Islands of Hope: Floating Wetlands
The Hartebeespoort Dam is a leisure and water sport location in Gauteng and many stately private homes overlook the water. But while the scene may be tranquil at first glance, the waterscape has been severely tainted by pollution over the years. From plastic bottles amongst invasive hyacinths to exotic fish species and algal blooms, the ecosystem has been in distress and possibly the smelliest in the province. Since 2007, Rand Water and the Department of Water Affairs have been trying to sort out the mess but more was needed if any kind of natural balance was to be restored to the dam. Scientists have been trying to restructure foodwebs and ecosystems and to do this, they have adopted a very innovative yet simple and effective method. The project is headed up by Paul Fairall and wetlands are being employed to do what wetlands to best…filter pollution out of the water. The Hartebeespoort Dam now contains hundreds of floating wetlands, islands of hope in the sludgy mess.
Secretary Birds on the Brink
The iconic secretary bird is disappearing. In recent years, their numbers have dwindled so substantially that they have been listed as vulnerable. While there is a fair amount known about the biology of the bird, little is known about their movements. We know their distribution broadly but where do these birds go after fledging and how do the end up hundreds of kilometres away from where they started? BirdLife South Africa has tagged a fledgling with a satellite transmitter to find out just this information. Faye tagged along to see how the process went.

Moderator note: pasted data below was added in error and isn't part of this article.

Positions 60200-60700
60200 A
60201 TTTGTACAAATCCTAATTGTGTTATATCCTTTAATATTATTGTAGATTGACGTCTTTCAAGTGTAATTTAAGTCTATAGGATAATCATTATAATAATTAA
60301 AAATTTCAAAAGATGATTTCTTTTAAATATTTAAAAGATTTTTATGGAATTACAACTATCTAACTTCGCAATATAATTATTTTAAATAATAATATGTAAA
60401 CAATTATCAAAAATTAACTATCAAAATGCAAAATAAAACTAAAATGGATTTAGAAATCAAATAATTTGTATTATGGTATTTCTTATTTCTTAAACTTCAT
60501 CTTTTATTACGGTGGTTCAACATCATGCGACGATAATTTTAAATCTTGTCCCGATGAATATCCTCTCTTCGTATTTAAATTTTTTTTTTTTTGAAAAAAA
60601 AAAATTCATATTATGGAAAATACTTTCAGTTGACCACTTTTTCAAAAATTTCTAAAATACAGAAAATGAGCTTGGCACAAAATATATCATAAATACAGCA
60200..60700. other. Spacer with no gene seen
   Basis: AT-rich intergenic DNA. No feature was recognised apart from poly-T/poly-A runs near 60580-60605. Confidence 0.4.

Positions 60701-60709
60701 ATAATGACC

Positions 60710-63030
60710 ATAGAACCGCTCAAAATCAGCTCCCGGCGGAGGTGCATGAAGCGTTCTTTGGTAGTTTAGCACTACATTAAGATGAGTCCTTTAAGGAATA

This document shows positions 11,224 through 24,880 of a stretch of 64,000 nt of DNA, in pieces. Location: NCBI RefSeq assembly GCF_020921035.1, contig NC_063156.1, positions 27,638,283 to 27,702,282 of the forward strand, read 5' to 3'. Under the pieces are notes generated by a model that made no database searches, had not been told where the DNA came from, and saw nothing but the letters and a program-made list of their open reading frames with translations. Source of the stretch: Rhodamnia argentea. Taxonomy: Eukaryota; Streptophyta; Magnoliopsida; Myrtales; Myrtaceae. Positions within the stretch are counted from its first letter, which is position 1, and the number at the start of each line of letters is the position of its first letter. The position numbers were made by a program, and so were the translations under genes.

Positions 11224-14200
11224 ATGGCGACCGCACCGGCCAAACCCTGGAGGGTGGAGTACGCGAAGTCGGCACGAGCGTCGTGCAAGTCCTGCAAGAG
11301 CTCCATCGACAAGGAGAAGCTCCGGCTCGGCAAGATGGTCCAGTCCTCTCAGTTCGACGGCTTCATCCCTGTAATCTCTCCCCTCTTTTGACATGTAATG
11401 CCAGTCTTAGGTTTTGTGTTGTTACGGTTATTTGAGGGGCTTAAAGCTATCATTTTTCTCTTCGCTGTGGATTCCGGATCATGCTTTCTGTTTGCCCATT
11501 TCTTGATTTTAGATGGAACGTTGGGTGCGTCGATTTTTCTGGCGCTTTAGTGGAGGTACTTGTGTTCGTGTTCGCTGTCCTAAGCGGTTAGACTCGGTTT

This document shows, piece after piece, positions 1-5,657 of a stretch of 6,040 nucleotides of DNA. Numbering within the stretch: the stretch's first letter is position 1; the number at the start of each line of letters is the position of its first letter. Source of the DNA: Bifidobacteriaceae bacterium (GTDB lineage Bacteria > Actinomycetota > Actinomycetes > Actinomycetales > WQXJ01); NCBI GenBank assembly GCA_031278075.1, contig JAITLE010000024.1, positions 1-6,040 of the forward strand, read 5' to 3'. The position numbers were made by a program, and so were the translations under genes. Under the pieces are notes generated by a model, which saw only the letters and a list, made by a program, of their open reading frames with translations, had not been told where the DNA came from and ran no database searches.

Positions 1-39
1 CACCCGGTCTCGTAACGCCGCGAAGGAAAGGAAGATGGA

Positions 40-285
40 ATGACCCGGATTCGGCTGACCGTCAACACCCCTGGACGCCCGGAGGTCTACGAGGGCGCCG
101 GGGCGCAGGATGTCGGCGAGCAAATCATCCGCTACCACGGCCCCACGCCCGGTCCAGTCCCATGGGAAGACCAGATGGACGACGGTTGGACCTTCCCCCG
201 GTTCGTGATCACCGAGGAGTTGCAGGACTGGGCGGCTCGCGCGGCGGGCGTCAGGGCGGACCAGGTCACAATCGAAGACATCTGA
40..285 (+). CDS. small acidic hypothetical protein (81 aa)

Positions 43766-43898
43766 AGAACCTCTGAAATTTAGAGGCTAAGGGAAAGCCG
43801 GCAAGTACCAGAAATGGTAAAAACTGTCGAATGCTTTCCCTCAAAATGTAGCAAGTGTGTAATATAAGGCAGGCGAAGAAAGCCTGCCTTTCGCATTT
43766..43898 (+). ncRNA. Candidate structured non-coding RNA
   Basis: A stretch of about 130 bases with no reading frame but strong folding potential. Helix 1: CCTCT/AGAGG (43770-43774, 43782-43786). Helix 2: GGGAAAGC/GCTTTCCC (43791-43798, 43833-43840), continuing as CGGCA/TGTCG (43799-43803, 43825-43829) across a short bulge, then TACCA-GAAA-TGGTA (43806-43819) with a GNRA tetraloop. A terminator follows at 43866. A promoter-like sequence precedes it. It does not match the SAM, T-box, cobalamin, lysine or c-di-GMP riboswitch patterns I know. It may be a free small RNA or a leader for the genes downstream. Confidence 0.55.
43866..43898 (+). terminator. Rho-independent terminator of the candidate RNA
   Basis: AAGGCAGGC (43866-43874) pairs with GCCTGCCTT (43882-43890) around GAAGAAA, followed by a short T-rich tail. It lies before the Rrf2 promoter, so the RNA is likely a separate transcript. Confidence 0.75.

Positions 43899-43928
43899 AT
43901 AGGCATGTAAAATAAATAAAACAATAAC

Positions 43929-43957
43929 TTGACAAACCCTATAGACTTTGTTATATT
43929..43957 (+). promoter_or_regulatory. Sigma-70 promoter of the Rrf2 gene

Acting for Wildlife
We have all seen those limited edition shopping bags that Woolworths sells: the bags with the vultures, the rhinos, cheetahs and wild dogs. The idea of these ‘Bags for Good’ was to make them reusable shopping bags that would help raise awareness and funds to aid conservation efforts to help save Africa’s most endangered species. Each bag bought contributes R10 to conservation efforts by the Wildlife ACT Fund and the Endangered Wildlife Trust for these four species. But so often we buy things, thinking we are doing good, are we really? We catch up with the folks from Wildlife ACT to see what kind of work they do, collecting data on the critically endangered animals like wild dogs and cheetah.
This week, Johann delves into the world of animal senses. When we step into the bushveld, we can hear humming insects, the roar of a lion, we smell wet earth… just imagine the assault on a wild animal’s senses which are its finely-tuned weapons for survival?
The lens is turned to those animals that scratch around in dung. Not only do dung beetles thrive in smelly piles of elephant dung but also squirrels and pangolins. Maurice explains why.